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Year : 2019  |  Volume : 40  |  Issue : 3  |  Page : 127-136

Predictors and prevalence of bipolar disorders in patients with a major depressive disorder

1 Department of Psychiatry, Faculty of Medicine for Girls, Al-Azhar University, Cairo, Egypt
2 Abbasia Mental Hospital, Ministry of Health, Cairo, Egypt

Correspondence Address:
MD Rania A Hamed
Department of Psychiatry, Faculty of Medicine for Girls, Al-Azhar University, Cairo
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Source of Support: None, Conflict of Interest: None

DOI: 10.4103/ejpsy.ejpsy_22_19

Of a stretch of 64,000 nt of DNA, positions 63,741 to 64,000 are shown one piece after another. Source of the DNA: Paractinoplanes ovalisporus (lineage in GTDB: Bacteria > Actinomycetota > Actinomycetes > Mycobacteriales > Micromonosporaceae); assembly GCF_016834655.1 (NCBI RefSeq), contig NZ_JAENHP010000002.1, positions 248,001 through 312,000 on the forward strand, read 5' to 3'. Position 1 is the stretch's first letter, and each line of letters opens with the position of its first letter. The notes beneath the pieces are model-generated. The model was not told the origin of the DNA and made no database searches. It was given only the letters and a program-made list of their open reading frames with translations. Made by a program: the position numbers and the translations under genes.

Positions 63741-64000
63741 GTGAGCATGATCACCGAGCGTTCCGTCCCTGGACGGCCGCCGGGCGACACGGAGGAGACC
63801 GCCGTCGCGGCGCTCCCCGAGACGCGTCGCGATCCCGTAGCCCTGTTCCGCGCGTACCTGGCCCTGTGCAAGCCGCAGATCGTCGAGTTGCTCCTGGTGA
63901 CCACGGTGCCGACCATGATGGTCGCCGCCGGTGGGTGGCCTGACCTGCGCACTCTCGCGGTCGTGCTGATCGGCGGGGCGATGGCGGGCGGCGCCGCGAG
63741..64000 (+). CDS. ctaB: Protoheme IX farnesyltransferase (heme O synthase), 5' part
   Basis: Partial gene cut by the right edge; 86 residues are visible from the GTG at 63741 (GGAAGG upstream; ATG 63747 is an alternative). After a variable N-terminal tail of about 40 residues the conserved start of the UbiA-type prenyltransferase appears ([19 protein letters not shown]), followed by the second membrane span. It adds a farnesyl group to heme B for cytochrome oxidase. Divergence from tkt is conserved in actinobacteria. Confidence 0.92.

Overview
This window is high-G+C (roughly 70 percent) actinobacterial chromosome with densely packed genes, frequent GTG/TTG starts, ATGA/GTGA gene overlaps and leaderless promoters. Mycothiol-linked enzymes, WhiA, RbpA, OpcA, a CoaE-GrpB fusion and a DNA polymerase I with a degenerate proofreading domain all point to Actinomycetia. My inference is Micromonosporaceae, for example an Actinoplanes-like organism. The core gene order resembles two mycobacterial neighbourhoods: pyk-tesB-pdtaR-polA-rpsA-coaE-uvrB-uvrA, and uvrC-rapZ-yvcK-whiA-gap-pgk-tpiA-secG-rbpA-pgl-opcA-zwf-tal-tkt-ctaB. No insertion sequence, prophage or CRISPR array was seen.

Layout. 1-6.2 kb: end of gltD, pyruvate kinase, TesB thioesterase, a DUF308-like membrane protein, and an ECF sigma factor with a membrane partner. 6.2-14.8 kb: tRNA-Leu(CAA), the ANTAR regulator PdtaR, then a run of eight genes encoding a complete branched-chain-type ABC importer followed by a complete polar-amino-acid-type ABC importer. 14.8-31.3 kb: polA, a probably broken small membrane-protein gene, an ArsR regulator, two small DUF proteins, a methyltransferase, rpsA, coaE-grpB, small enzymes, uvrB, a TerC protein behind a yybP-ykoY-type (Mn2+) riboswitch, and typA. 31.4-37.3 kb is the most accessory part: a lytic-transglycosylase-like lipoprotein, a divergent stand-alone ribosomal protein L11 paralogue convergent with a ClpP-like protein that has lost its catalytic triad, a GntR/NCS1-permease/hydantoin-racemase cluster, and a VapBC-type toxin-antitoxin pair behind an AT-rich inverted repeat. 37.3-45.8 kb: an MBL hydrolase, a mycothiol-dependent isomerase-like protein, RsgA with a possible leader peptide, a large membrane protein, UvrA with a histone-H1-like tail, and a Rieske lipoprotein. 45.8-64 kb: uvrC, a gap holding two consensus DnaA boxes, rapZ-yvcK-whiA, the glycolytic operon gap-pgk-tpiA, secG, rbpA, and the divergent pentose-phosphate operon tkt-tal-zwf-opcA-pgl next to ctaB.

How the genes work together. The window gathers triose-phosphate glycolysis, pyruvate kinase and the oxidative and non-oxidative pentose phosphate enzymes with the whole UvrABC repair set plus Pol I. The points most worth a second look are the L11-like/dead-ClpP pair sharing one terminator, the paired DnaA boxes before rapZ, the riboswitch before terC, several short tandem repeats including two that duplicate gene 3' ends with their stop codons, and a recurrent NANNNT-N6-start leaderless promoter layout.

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Introduction Onset of bipolar disorder (BD) involves a major depressive episode (MDE) in approximately half of type-I (BD-I) patients and three-quarters of those diagnosed with type-II (BD-II). Aim To detect the soft signs and the predictors of BD in patients with a MDE. Participants and methods A sample of 500 patients was solicited fulfilling the Diagnostic and Statistical Manual of Mental Disorders, Fourth Edition, Text Revision (DSM-IV-TR) diagnostic criteria for a current MDE. Patients were given the HCL-32-R2 questionnaire to assess the presence of manic/hypomanic symptoms; those scoring less than 14 were considered bipolar. We also examined whether demographics, psychiatric history, clinical characteristics, and the incidence of comorbid conditions differed significantly between patients with BD and unipolar disorder. Results A number of factors were highly predictive of bipolarity, including age at illness onset, family history of bipolarity, seasonality, mixed state, manic switch, mood irritability, and mood reactivity. Of the comorbidities examined, thyroid disorders, cardiovascular disorders, generalized anxiety disorder, presence of psychotic features, and borderline personality disorder occurred at a higher rate in patients with BDs than in those with unipolar disorders. Conclusion A number of factors in the patient’s psychiatric history as well as clinical aspects of the episode itself may signal an increased likelihood of bipolarity.

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